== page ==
Under the “most aggressive” timeline that the Gaming Commission’s executive director thinks is doable, in-person sports betting could begin in Massachusetts in January followed by the launch of mobile betting at the end of February. But indications from Thursday’s meeting were that commissioners were not entirely on board.
After a tedious all-day meeting that stretched the limits of commissioners’ and staff’s patience, the Gaming Commission failed to find resolution Thursday on any potential timeline for it to roll out legal sports betting. Instead, the commission recessed after 6 p.m. Thursday with a plan to try again on Friday in a meeting being called on an emergency basis.
“I am very concerned about the rate of our decision-making. I am very concerned about it,” Chairwoman Cathy Judd-Stein said as the eight-plus hour meeting neared its anticlimactic end. “I am concerned about our ability to move forward.”
The whole day was marked by disagreements, debates and a touch of dysfunction, but what really tripped the commission up was the question of when legal betting might begin and how. While there was some discussion of voting to target an in-person betting launch by the Super Bowl and a launch of mobile betting by the March Madness tournament, no such vote happened. Thursday’s meeting revealed that commissioners and staff are not all on the same page as the agency struggles to make legal sports betting a reality in Massachusetts.
Putting extensive caveats on the first real indication of the commission’s thinking as it relates to the start of legal betting, Executive Director Karen Wells on Thursday presented the commission with a rough timeline of how the next few months of sports betting implementation may play out in Massachusetts. She made clear that what she put forward was not a recommendation, but an illustration of the practical realities of the commission’s process and the time those steps will take.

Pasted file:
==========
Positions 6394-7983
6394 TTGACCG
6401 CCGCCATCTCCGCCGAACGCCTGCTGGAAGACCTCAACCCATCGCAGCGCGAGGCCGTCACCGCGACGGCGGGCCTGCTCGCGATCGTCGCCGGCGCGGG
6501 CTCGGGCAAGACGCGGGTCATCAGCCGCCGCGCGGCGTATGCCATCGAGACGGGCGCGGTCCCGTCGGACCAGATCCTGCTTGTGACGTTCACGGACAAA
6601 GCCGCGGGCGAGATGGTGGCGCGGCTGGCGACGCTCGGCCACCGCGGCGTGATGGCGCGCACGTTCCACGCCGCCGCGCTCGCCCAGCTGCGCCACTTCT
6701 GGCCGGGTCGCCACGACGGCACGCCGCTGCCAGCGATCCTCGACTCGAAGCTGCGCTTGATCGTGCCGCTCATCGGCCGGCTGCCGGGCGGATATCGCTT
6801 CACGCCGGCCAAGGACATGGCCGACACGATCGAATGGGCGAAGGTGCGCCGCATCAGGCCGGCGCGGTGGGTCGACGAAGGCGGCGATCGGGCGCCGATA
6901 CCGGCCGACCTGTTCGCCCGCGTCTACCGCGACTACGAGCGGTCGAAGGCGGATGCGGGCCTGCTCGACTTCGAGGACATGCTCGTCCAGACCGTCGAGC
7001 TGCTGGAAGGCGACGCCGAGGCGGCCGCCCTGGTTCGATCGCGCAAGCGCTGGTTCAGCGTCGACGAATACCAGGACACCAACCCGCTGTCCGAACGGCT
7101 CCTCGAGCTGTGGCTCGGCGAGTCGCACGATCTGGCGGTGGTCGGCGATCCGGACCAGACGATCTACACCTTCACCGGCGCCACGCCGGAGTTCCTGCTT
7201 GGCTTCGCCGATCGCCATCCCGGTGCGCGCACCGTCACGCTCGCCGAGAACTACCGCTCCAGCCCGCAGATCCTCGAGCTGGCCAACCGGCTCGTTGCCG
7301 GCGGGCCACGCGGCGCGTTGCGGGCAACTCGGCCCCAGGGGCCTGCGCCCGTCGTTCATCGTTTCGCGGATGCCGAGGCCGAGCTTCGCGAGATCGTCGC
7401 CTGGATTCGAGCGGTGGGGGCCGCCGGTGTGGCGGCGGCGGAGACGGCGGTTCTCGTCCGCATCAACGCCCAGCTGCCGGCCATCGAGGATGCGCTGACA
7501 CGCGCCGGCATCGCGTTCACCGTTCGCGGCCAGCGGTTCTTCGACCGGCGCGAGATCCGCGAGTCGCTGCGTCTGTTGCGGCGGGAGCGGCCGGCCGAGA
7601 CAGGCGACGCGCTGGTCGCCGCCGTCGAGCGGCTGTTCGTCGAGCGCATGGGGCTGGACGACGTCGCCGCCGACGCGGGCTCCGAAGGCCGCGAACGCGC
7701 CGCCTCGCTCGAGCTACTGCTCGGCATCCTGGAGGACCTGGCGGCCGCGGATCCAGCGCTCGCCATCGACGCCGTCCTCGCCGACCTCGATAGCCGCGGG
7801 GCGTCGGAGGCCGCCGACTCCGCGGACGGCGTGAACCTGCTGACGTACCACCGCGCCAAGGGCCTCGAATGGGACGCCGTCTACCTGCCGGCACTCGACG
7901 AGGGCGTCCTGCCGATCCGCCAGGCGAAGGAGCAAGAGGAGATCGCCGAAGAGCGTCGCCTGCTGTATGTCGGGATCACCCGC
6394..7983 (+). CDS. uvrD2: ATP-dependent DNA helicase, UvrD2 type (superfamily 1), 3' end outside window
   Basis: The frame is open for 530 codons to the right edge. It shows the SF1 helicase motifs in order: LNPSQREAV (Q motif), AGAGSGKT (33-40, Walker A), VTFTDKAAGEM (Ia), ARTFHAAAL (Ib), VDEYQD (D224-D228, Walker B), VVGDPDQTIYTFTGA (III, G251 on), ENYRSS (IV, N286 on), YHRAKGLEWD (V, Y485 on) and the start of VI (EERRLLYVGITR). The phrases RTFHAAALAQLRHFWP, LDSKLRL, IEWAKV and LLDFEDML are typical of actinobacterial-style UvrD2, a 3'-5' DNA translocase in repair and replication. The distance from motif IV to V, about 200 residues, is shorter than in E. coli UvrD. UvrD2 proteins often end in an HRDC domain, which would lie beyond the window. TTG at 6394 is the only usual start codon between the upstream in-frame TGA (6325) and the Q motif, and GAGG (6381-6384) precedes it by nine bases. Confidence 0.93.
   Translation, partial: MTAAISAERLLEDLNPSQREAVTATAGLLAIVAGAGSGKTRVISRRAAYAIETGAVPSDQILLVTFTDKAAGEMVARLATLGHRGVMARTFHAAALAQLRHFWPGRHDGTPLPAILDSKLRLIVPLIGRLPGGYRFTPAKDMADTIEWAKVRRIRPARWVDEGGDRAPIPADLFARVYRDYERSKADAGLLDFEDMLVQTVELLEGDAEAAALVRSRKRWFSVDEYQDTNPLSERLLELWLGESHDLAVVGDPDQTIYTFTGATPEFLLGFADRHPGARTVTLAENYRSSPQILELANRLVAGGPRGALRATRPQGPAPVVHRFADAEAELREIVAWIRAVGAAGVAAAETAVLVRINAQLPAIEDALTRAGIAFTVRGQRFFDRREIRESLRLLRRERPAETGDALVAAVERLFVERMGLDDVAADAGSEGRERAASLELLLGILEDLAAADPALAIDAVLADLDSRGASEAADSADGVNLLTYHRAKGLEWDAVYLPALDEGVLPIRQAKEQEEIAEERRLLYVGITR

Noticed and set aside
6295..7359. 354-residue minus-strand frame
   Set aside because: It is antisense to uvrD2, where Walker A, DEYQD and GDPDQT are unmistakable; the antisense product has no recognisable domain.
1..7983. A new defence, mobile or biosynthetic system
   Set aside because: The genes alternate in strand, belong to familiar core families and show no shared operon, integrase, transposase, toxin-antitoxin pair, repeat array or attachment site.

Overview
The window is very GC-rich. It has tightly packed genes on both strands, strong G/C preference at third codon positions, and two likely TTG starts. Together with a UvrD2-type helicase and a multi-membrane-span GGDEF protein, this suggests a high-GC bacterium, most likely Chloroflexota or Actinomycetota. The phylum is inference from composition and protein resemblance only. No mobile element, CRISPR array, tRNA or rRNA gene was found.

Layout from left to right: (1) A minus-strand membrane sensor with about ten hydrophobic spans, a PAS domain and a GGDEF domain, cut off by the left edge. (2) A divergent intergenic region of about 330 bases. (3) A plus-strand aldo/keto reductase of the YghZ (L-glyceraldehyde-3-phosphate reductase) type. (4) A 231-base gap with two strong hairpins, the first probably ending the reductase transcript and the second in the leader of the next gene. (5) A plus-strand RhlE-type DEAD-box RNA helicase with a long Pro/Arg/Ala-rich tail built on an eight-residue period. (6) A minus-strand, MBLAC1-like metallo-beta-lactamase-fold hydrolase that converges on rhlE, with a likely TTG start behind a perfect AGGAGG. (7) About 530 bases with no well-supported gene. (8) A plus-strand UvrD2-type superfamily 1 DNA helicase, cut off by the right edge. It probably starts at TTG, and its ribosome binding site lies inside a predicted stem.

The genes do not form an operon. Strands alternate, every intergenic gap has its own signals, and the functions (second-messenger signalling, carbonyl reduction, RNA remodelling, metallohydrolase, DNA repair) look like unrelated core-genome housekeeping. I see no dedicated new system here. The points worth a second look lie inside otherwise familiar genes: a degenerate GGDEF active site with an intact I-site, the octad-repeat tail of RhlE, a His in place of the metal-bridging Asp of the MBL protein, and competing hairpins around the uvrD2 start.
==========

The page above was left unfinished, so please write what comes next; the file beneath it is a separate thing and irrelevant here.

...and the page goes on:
For example, she said that her timeline assumed the commission would approve its sports betting application Thursday and not put it out for a public comment period. But commissioners made extensive edits to the draft application presented to them Thursday and some have indicated that they want to see the application put out for public comment.
“This is not a definitive timeline,” Wells said. “This is a tool for discussion.”
The commission is under pressure to get legal sports betting up and running after the Legislature slow-walked the issue for years, but regulators have run into hurdles that have complicated their efforts in the nearly two months since Gov. Charlie Baker signed the betting law. Eager bettors are clamoring for action, and the commissioners have said they want to implement legal sports betting here without unnecessary delay but also without sacrificing their commitment to consumer protection and gaming integrity.
Commissioner Nakisha Skinner asked repeatedly why the commission was pursuing an “aggressive” timeline and indicated that she was not comfortable with compressing the process in the interest of time.
“If this compressed timeline makes sense and it’s responsible, I’m all for it,” Skinner said. “I just need to understand the rationale for why there is being this compressed timeline advanced as opposed to a reasonable timeline by which the team can get this done.”
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